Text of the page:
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Friday, June 14, 2024

What we miss while in Nigeria, by Cameroonian refugees

Cameroonian refugees who were staying in Abande, a Benue State border community with Cameroon, have said they were missing their natural food items.

Cameroonian refugees
The Cameroonian refugees

The refugees, who were relocated to Anyake, Kwande Local Government Area of the state recently by the United Nations High Commission of Refugees (UNHCR) in conjunction with the Benue State Government, said they missed their natural food service, especially plantains, bananas, and cocoyam, among others.

Mrs Phoebe Aboshi, a refugee, said that though succour had come their way, they preferred their place because, there, they were eating only natural food items, whereas at their temporary settlements they would be fed with processed foods which would not be of much benefit to their bodies.

Aboshi said that their desire was for the crisis to cease so that they could go back to their permanent places of abode, stressing that there is no place like home.

She blamed the crisis that is rocking the country on marginalisation of the Anglophone citizens, stating that more opportunities including employment were given to the Francophone citizens,  while the Anglophone citizens did not have such opportunities.

She further lamented that most of the mineral deposits in Cameroon were found in only the two Anglophone regions, stressing that despite the huge mineral deposits in those regions, they were completely backward as compared to the eight Francophone regions.

”It was on that basis that the Anglophone citizens decided to request for their independence and that did not go down well with the powers that be.

”We are in this situation because the Cameroonian authority is against our demand for independence and it is not ready to make life worth living for us,” she said.

Also, Mr Julius Ekwa, Josephine Aboshi and Napoleon Egumu, all refugees, said that despite what they were passing through in the hands of the Cameroonian authorities, they still preferred their place because they lack most of their natural food items in their new settlements.

They said that they preferred to eat their plantains, cocoyam among others because they were so much used to them.

The trio called on the international community to wade into the matter so that peace would be restored and they could go back to their country.

In another development, while relocating the Cameroonian refugees who fled to Nigeria, the Head of UNHCR on Relocation of the Refugees in Kwande LGA, Benue, Mr Thomas Faustini, said the relocation was necessary because Abande was less than 50km to Cameroon and it was against the International Refugee Protection Principle.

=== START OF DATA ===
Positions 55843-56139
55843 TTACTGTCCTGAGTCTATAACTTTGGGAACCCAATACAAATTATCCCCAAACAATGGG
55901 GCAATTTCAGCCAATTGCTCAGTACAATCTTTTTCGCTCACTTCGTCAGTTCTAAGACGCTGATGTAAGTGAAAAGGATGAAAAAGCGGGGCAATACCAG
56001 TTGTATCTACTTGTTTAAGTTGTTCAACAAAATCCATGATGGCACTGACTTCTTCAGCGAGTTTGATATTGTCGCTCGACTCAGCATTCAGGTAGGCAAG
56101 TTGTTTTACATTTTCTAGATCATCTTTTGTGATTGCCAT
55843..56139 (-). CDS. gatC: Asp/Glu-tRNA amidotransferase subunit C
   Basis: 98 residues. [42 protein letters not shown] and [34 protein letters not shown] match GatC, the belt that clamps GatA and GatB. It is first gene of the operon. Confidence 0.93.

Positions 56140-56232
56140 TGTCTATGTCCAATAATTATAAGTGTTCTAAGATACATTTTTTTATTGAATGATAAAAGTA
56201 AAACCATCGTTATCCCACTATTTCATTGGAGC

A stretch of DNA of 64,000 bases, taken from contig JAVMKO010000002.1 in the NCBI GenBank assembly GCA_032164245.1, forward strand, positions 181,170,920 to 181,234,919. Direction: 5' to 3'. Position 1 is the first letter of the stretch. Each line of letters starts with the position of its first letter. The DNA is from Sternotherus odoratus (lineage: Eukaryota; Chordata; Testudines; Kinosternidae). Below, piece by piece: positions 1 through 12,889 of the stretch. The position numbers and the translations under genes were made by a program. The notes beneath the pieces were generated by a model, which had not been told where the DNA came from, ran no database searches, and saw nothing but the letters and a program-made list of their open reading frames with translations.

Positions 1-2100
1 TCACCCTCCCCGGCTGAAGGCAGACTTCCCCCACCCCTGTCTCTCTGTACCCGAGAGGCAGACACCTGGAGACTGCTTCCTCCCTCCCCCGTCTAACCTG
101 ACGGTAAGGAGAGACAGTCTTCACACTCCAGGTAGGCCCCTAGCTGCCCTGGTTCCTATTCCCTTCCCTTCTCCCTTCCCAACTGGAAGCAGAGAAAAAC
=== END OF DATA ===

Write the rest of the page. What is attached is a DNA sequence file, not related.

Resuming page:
He disclosed that the international refuge protection principle insisted that refugees should not be kept less than 50km to the country where they were fleeing from, adding that adequate security and safety as well as feeding should be given to them.

He added that they would be monitoring them very closely so as to identify their challenges and tackle them.

He said that the refugees willingly accepted to the request of relocating them to a safer community, stressing that they were not coerced into accepting to relocate.

”The refugees voluntarily accepted the decision of the government and UNHCR to relocate them to a more safer and conducive environment.

”In addition to the principle, where they are staying for now is a complete dislocated area because of distance and the area was prone to flooding, hence, the need to relocate them to a more safer and conducive place,” he said.

Also, the Health Officer, State Emergency Management Agency (SEMA), Mr Terhemen Kuhe, lamented that there were no adequate health personnel officers to take care of the refugees, stressing that he alone covered three different locations where the refugees were staying.

Kuhe further lamented that it was very strenuous alternating from one location to the other, in order to render health services to the refugees because the three locations were too far apart and the terrain was very rough.

”As a result of the bad road network, it was not possible for us to make referrals and the only referral allocated to us which is the General Hospital, Adikpo was on strike,” he said.

A cross section of the refugees who spoke to press men expressed happiness that relief and succour had come their way, stating that their present situation would be far better than where they were.

”There we were staying in classes of a primary school where mosquitoes were feasting on us because some of the classes had no windows,” they said.

The Clan Head, Ityuwa in Menev District of Ikyurav-Ya, Kwande LGA of the State, Chief Moses Chile, appealed to the government to construct the only access road in the area, adding that it should also provide them with other amenities to make life worth living for them.

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